The disastrous smart meter project in the UK has now had the expected benefits downgraded to just £11 per participating household per year. I wonder if this project was yet another vanity project that did not have a robust business case? Even at £22per household per year how did that justify a multi billion ££ scheme?
There have been so many problems, many forseeable – were they flagged and they carried on anyway? Or was the business case (if it existed) so flimsy that these things were not even considered?
The pace of technological change is so fast that over the ten-year life-cycle of the rollout did they not anticipate that the early equipment would be obsolete quite quickly?
We are all encouraged to switch suppliers regularly to keep bills competitive, did the project anticipate that the metres would not work if someone switched supplier?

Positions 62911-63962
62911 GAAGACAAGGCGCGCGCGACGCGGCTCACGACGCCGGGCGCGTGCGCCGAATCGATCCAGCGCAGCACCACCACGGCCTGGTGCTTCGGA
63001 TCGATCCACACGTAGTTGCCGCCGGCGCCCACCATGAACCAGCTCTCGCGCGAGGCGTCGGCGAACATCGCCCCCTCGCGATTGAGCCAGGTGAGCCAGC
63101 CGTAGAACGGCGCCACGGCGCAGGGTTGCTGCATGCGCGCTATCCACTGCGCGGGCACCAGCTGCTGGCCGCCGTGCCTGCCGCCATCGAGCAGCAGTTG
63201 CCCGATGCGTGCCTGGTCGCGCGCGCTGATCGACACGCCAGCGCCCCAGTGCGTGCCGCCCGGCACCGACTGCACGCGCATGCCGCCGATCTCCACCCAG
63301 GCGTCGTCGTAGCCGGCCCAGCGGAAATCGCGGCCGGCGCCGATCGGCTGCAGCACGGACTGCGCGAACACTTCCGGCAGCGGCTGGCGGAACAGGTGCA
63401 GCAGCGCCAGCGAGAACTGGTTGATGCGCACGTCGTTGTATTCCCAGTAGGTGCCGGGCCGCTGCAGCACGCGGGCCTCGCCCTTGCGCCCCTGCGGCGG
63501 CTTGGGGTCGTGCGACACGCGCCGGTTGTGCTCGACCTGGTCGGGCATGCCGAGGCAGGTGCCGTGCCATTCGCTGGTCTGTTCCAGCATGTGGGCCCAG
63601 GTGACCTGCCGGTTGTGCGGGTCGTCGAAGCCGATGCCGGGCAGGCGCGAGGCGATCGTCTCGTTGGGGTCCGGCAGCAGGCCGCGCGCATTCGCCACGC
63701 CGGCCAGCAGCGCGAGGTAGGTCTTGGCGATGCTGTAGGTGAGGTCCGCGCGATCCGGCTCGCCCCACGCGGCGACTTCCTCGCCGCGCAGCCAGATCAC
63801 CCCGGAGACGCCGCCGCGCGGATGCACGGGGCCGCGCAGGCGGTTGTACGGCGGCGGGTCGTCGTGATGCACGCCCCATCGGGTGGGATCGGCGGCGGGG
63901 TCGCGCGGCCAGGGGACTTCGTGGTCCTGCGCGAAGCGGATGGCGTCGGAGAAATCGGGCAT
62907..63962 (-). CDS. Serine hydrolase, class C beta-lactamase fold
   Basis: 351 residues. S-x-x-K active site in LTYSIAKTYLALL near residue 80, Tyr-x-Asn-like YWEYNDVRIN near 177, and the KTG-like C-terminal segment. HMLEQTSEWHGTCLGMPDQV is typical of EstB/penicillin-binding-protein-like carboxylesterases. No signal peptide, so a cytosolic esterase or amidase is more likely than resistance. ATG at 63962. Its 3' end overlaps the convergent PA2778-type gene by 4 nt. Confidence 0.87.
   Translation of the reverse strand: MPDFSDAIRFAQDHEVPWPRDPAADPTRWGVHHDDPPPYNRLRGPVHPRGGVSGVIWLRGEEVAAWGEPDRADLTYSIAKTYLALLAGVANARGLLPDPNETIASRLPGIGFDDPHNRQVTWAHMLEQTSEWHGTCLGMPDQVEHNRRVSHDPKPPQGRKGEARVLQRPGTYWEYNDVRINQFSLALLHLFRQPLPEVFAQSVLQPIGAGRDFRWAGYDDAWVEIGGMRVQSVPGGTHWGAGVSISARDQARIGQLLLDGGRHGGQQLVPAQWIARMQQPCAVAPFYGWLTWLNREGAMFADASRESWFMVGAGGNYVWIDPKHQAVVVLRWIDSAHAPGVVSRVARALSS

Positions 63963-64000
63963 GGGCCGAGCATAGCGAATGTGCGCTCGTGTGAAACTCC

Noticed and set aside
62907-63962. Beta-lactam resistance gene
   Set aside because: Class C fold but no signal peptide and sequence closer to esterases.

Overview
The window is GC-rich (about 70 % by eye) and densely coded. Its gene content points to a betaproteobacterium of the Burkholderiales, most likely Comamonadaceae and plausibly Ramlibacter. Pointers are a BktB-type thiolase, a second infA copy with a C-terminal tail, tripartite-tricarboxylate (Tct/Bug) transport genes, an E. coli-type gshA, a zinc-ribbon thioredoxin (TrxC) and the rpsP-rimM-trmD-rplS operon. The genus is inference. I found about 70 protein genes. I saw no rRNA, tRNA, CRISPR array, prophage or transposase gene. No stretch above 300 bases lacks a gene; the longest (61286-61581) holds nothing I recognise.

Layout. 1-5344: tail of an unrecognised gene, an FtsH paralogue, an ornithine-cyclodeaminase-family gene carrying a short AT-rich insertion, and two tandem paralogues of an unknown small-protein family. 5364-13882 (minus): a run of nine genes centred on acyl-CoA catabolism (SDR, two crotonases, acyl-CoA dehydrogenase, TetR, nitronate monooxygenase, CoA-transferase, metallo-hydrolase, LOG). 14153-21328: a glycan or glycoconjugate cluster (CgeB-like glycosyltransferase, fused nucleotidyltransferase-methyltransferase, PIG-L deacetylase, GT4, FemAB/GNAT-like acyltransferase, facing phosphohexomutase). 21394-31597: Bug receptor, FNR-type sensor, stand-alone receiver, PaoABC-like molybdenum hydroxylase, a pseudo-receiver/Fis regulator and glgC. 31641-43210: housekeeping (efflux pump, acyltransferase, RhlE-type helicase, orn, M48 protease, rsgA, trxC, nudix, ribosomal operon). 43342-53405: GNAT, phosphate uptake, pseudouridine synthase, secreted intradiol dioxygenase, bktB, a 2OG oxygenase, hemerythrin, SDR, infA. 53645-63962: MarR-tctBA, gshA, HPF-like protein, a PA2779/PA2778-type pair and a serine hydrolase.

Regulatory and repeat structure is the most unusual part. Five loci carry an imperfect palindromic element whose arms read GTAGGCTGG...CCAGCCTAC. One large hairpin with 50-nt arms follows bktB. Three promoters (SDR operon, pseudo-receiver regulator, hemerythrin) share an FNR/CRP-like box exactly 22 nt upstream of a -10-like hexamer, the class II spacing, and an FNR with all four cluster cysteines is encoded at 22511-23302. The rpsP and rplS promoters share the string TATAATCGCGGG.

And where did this figure of £22pa come from? Surely £11billion could have been spent a lot more effectively educating everyone on energy-saving, even supplying some energy saving equipment rather than just supplying a few graphs which was meant to stimulate people to save energy.
Time and again central or local government projects are proven to have weak business cases. Delivering a robust and realistic business case is not palatable to some, many fewer projects get run (and so fewer personal crusades get indulged) but this is public money, do we not have a responsiblity to spend it wisely, fewer projects maybe but the ones that run actually delivering benefits?